Human rights groups have expressed alarm over Donald Trump’s decision to publish a weekly list of crimes committed by immigrants in the US, saying the “shocking” and “xenophobic” move will “terrorise communities across the US”.
The US President issued an executive order on Wednesday titled “Border Security and Immigration Enforcement Improvements” which signed into law many of his most extreme immigration policies,.
It included an instruction that the Secretary for Homeland Security should “on a weekly basis, make public a comprehensive list of criminal actions committed by aliens” in the US.
The list will also name so-called “sanctuary cities” that are refusing to hand over immigrant residents for deportation.
Mr Trump’s instructions do not specify that only crimes by illegal immigrants should be included – meaning even offences committed by immigrants living in the US legally could be published.
Human rights charities reacted with alarm, saying the policy was discriminatory and amounted to publishing a “weekly hate list” of immigrants.
Human Rights Watch said the move was a sign of Mr Trump’s “xenophobia” and was “shocking in the extreme”.
Andrew Stroehlein, the charity’s European Media Director, told The Independent: “This is completely consistent with Trump’s xenophobic demonising of immigrants throughout the campaign, of course, but the idea of a public list like this – a kind of weekly hate list – is still shocking in the extreme.
“The measures this administration has announced against immigrants in its first few days will devastate families – including US citizen families, naturally – and terrorise communities across the country.”
Fears were also raised by Amnesty International, whose UK Refugee Programme Director, Steve Symonds, said: “Singling out a section of society in such an obviously negative way would be reckless.
“It risks seriously adding to fear and anxiety – already dangerously inflamed by poisonous rhetoric, including from the US President – relating to migrants and those perceived to be migrants.”
Mr Trump’s executive order said:
To better inform the public regarding the public safety threats associated with sanctuary jurisdictions, the Secretary shall utilize the Declined Detainer Outcome Report or its equivalent and, on a weekly basis, make public a comprehensive list of criminal actions committed by aliens and any jurisdiction that ignored or otherwise failed to honor any detainers with respect to such aliens.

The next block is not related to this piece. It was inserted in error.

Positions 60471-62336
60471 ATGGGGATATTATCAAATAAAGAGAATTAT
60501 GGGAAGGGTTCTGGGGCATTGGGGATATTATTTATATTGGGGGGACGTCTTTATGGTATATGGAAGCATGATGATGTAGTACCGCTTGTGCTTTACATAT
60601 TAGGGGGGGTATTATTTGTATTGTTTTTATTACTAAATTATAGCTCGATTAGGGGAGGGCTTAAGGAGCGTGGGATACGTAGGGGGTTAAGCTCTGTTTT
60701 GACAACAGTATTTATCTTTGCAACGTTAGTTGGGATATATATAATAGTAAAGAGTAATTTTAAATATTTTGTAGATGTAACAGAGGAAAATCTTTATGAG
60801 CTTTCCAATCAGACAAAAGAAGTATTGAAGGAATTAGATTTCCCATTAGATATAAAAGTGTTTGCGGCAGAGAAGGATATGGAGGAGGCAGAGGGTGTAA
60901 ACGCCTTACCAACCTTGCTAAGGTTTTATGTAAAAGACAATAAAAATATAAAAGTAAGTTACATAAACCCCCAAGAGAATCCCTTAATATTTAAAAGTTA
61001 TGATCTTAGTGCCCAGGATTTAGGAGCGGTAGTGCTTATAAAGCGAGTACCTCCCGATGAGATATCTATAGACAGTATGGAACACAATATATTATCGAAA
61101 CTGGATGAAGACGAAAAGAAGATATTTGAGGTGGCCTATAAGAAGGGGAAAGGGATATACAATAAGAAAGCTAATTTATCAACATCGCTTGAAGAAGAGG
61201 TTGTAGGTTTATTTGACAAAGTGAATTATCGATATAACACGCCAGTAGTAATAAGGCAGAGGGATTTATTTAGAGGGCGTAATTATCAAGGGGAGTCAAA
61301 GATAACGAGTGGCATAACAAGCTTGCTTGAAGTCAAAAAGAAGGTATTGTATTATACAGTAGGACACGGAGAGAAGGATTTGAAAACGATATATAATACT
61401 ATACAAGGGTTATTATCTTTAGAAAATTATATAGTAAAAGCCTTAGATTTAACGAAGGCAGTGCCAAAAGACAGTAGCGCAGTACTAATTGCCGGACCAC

The Republican also used the order to sign into law his commitment to build a wall along the US-Mexico border, deport illegal immigrants, establish new immigration detention centres and hire 5,000 more Border Patrol agents.
He claimed the measures were needed to “ensure the safety and territorial integrity of the United States” and said illegal immigrants “present a significant threat to national security and public safety”.
On signing the law, the President read out the names of US citizens who were murdered by illegal immigrants.
Mr Trump has repeatedly used derogatory terms to talk about immigrant communities.
Speaking during the presidential campaign about Mexican migrants, he said: “They’re bringing drugs. They’re bringing crime. They’re rapists and some, I assume, are good people”.
The Republican promised to deport 11 million undocumented migrants from the US in the first two years of his presidency, although later reduced this to “probably two million, even three million”.
In response, the Democrat mayors of US cities including New York, Chicago and Seattle said they would not co-operate with government attempts to deport immigrants.
Mr Trump has now issued a command that these cities should be named and starved of federal funds – a move some experts say is illegal.
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